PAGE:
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“Ozzy would be running down the hallway, completely out of his mind…” Robert Trujillo on the time he joined Ozzy Osborne’s band

Metallica bassist Robert Trujillo played in Ozzy’s band after leaving Suicidal Tendencies, and he later revealed some illuminating memories of how it happened



When Suicidal Tendencies offshoot Infectious Grooves were making their debut album The Plague That Makes Your Booty Move… It’s The Infectious Grooves in the early 90s, they were often joined by an uninvited guest: Ozzy Osbourne. The Black Sabbath frontman was at the same studio, Devonshire in LA, to work on his No More Tears album but seemed to prefer gate-crashing the Infectious Grooves sessions instead. Years later, bassist Robert Trujillo told Metal Hammer all about the Ozzy invasion.

“We were basically roommates, or studiomates, for a while,” he said, reminiscing about how a crazed Ozzy took over the recording complex. “Ozzy would be running down the hallway, completely out of his mind doing a lot of stuff back then, I can’t tell you what but pretty much anything. He came into the studio one night and surprised us all and went ‘Uh, hullo’ and we were in the middle of a mix. Then suddenly he would never leave – he’d come in and go, ‘Let me hear the song, that’s what I want to play!’ and we’d dance and we’d do all this crazy stuff and he’d go, ‘Have you got any beer?’ No. ‘You got any wine?’ No. ‘You got any pills?’ No. ‘You got any cocaine?’ No, Ozzy! ‘You guys are boring!’”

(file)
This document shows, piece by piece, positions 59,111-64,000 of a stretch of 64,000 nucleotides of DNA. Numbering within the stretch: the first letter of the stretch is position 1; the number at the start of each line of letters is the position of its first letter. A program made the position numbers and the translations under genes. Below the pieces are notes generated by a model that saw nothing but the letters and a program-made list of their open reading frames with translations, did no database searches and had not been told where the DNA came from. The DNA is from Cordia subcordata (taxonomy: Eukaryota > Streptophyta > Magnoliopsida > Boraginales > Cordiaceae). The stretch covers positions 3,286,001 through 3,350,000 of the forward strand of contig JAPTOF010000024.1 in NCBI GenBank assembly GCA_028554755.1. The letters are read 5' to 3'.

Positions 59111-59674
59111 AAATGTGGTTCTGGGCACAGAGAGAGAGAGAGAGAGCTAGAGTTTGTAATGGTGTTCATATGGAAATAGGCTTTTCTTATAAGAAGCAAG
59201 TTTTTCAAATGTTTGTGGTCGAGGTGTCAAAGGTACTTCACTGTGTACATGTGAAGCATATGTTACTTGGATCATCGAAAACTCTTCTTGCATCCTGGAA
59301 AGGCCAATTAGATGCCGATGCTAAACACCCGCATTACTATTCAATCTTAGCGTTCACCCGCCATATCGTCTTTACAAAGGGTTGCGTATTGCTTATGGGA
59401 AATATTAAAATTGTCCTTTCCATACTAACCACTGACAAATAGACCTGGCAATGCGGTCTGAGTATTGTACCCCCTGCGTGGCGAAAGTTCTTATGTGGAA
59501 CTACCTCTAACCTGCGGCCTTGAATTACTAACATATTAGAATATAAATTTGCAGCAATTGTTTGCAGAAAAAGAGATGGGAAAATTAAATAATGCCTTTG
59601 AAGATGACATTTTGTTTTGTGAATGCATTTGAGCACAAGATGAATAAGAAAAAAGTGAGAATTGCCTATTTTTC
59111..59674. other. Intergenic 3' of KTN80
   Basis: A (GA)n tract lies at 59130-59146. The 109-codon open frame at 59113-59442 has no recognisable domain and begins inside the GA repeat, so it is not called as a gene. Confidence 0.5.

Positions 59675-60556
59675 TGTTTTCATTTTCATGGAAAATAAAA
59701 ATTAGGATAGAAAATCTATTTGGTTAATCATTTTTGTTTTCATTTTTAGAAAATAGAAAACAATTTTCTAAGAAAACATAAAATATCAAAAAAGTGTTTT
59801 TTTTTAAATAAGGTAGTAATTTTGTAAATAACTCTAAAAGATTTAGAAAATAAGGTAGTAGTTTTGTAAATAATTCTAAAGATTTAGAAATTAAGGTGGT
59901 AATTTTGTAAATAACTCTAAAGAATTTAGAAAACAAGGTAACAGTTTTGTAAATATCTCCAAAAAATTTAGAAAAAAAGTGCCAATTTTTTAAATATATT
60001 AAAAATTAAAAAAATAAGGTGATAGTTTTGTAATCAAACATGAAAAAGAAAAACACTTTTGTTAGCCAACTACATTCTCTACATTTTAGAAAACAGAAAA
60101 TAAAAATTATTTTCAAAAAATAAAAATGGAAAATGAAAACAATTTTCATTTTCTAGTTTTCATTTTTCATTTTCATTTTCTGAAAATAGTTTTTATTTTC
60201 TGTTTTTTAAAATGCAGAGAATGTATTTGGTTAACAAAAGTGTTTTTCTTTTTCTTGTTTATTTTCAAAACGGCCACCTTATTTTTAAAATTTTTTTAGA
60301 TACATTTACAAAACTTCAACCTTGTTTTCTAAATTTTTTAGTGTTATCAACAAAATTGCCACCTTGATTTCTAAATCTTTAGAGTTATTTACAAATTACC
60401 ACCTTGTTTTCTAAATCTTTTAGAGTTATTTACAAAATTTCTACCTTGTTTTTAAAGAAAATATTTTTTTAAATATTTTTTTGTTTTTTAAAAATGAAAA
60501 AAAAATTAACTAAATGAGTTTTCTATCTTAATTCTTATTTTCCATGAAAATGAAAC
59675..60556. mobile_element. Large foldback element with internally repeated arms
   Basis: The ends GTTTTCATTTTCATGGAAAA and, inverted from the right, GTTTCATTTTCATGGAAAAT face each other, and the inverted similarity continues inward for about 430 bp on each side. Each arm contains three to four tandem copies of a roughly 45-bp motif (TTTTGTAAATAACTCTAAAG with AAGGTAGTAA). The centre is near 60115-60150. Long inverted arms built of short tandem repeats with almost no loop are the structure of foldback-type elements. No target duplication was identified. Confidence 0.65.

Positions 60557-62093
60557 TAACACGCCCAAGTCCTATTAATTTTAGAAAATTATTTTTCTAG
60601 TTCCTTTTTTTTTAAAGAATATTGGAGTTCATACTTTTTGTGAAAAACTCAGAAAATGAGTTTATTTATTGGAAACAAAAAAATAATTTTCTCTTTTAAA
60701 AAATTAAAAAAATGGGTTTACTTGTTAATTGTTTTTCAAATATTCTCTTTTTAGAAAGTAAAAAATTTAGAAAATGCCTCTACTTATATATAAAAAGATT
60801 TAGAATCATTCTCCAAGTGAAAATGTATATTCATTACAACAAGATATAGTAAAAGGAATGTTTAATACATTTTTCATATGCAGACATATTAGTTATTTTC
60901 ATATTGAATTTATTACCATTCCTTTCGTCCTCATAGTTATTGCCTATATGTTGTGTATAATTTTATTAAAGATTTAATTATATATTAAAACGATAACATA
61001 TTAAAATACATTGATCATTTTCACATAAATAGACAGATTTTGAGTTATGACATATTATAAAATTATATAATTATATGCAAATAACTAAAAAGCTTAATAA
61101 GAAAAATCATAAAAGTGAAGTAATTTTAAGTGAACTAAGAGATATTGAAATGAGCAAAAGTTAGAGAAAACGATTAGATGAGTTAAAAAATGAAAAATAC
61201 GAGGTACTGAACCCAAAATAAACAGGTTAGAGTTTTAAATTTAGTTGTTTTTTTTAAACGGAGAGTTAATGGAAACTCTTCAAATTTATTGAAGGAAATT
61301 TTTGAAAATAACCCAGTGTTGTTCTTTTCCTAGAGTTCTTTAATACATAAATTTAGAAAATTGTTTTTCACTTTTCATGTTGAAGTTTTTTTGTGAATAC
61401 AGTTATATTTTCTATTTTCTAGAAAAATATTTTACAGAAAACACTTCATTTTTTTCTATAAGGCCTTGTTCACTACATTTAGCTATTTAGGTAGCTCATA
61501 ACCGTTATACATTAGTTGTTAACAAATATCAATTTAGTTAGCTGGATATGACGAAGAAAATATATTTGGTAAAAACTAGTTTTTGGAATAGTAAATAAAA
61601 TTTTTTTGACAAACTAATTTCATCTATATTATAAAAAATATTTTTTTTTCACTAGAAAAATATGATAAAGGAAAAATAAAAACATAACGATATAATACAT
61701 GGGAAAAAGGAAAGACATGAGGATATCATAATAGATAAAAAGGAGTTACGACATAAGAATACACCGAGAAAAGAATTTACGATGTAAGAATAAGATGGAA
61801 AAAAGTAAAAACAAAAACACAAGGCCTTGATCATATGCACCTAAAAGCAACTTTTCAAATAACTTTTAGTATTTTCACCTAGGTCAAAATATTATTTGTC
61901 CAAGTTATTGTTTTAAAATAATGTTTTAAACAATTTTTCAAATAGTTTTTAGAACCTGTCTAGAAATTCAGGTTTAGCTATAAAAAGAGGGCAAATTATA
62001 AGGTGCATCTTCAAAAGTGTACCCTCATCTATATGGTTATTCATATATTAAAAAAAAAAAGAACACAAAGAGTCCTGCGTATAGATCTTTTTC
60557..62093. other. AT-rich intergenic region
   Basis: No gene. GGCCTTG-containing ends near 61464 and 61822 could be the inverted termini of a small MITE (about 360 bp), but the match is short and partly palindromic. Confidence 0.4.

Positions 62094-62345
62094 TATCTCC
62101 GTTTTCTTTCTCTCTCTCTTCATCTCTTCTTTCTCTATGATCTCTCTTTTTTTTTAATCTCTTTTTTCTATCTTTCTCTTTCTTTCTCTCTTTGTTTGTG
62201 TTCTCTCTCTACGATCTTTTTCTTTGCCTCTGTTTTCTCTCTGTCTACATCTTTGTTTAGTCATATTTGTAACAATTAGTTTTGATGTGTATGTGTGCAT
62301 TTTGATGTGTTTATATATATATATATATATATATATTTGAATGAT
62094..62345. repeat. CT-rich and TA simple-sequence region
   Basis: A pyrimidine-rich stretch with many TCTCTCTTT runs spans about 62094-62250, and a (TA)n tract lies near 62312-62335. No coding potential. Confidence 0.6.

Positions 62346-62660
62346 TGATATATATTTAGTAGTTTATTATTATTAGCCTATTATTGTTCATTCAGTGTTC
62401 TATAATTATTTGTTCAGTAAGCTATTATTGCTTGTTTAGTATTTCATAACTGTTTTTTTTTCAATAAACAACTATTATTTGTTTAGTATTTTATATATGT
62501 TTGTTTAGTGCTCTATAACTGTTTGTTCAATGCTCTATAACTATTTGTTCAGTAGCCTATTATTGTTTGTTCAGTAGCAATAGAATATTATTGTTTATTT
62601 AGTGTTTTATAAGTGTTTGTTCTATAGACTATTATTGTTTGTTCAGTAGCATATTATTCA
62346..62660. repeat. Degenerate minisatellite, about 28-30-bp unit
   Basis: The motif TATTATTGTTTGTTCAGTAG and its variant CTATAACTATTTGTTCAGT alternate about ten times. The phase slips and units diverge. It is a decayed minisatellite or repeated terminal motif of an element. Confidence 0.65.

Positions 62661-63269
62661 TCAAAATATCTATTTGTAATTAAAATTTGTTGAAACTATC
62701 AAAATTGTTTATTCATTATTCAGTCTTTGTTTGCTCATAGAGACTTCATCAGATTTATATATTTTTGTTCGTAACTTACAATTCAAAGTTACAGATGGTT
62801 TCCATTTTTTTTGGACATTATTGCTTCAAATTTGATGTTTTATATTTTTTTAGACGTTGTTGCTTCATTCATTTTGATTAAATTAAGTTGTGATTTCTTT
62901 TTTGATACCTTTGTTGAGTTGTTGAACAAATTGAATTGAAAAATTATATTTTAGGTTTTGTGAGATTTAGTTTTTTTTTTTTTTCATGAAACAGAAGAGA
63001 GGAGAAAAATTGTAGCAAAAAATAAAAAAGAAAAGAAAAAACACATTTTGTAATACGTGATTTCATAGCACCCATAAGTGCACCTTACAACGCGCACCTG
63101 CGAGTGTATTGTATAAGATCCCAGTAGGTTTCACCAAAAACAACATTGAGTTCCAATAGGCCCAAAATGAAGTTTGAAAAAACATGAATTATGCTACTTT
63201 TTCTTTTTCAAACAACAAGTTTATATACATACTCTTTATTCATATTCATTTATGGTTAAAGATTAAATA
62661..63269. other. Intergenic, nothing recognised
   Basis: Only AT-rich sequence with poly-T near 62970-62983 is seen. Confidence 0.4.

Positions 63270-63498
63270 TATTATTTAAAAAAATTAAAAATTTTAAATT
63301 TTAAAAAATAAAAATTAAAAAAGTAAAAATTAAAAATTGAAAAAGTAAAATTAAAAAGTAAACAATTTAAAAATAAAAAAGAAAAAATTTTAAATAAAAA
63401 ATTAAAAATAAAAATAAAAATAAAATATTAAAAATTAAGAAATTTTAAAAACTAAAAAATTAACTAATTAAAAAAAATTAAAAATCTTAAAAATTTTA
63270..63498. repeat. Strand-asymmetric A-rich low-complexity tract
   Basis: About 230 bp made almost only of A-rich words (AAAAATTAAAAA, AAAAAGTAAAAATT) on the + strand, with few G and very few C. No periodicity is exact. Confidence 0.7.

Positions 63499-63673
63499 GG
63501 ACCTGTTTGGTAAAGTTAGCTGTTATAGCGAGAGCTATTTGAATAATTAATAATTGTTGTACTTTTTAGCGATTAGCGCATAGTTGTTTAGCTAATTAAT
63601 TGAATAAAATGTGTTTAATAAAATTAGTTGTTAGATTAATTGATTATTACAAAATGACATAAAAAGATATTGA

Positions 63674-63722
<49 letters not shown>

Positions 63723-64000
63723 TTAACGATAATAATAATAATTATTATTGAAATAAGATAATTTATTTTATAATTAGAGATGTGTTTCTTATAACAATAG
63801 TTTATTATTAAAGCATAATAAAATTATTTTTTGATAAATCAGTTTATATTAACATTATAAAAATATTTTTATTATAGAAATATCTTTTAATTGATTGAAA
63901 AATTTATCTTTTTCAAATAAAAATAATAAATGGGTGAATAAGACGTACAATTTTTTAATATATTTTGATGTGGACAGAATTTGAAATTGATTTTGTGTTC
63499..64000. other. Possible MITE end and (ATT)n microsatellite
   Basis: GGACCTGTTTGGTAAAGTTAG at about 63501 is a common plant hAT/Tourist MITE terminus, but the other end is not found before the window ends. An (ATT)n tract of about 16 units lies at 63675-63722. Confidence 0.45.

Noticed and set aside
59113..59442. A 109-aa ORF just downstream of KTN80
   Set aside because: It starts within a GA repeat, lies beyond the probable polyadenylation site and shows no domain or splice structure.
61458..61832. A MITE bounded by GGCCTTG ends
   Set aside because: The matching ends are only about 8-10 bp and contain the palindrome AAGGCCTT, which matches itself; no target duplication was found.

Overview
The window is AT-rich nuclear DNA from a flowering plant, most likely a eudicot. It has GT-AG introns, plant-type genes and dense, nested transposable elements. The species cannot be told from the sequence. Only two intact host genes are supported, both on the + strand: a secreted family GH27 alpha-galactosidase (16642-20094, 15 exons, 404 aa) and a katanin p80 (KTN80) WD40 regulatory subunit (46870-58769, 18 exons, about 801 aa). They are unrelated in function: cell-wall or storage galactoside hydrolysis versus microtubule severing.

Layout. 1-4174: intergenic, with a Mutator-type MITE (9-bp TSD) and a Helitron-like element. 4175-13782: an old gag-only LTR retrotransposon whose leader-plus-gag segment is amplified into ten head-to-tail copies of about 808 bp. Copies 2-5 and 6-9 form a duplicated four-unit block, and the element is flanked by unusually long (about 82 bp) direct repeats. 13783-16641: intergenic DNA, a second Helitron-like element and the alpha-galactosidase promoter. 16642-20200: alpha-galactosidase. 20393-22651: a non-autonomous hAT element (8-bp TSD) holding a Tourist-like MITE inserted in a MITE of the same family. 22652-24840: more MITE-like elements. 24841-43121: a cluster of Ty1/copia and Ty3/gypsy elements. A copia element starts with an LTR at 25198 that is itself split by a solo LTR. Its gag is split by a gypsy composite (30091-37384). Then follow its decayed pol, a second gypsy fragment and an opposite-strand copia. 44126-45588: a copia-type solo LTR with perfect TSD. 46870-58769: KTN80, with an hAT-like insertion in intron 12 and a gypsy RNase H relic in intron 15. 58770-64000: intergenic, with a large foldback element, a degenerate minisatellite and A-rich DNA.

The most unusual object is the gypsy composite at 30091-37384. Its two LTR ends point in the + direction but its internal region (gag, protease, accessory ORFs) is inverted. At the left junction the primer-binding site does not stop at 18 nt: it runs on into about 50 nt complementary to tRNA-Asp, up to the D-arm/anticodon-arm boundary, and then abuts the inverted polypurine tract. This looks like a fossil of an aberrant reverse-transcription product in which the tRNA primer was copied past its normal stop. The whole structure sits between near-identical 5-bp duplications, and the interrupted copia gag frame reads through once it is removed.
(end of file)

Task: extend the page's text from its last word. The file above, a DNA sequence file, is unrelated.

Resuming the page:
Ozzy didn’t hold it against them though, inviting the band on to the Theatre Of Madness tour in 1991 and then, eight years later, asking Trujillo to join his band. The bassist said working with Ozzy made for a creatively topsy-turvy time. “I wrote some songs with Ozzy that were really cool but you’d never know, one day he likes the song, and the next day he doesn’t and he doesn’t remember that he liked it, and then six months later he loves it and goes ‘Why didn’t you show me the song before?’ You’re constantly battling with which Ozzy you’re going to get when you’re putting your ideas together, but it was a wonderful experience.” It would put Trujillo in good stead for his next job: a few years later, he’d rock up in Metallicaworld with the metal megaweights at the shakiest point in their history. Perhaps it was his time with Ozzy that made Trujillo the right guy to help them steady the ship.